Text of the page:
Regardless, it is the ephemera of Batman that does, and will always personally attract me to the character. The idea of a dark avenger with a flawed moral code, the larger-than-life villains, the opportunity for exciting visuals and propulsive, eclectic music (from Nathan Riddle to Danny Elfman to Christopher Drake, Batman inspires the best in certain composers), there’s much that I find enjoyable about Batman, and why I hope they would keep making films about the character. And perhaps it’s that ever-popular fantasy, the idea that you can solve problems by punching them into submission - Christopher Nolan’s movies, for a brief moment, hinted at another approach, but perhaps it was an illusion of sorts.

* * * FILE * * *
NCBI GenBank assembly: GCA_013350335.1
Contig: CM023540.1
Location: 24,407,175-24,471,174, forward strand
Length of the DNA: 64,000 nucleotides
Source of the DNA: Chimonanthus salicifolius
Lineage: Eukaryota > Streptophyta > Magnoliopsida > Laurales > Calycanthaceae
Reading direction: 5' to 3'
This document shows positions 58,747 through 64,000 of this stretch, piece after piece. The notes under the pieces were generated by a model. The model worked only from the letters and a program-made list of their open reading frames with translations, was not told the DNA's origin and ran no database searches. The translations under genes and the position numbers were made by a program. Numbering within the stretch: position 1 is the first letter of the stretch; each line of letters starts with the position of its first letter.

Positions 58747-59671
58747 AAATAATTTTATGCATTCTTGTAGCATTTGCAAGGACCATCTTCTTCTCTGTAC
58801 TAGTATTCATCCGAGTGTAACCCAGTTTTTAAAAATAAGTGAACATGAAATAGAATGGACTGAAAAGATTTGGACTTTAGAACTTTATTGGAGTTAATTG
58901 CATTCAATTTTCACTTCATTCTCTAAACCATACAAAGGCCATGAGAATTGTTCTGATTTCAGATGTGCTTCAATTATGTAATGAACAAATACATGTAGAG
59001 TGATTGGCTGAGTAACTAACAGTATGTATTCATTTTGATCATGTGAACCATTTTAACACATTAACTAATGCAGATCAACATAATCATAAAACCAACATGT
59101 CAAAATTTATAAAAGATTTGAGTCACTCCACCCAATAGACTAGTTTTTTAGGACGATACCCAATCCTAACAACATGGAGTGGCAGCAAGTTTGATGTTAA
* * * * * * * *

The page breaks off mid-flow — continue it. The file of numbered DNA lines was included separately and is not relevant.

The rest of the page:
So of course the tragedy of those events in Aurora weighed upon my mind, but they did not deter my enthusiasm for the close to the “Batman” series. I was most excited by the insinuations from “The Dark Knight,” which in hindsight should have probably ended the series -- that evil is deeply rooted within corruption and incompetence of systems over the course of years, that Batman was poetically trapped in a Moebius strip of violence of his own design, and that Batman would soon have to make the choice between the needs of the many, and his own regretful self-preservation. These very concepts seemed contradictory not only to the many-decade existence of the character, but the notion of serialized storytelling itself. I was hoping Mr. Nolan would not put the toys back in the box.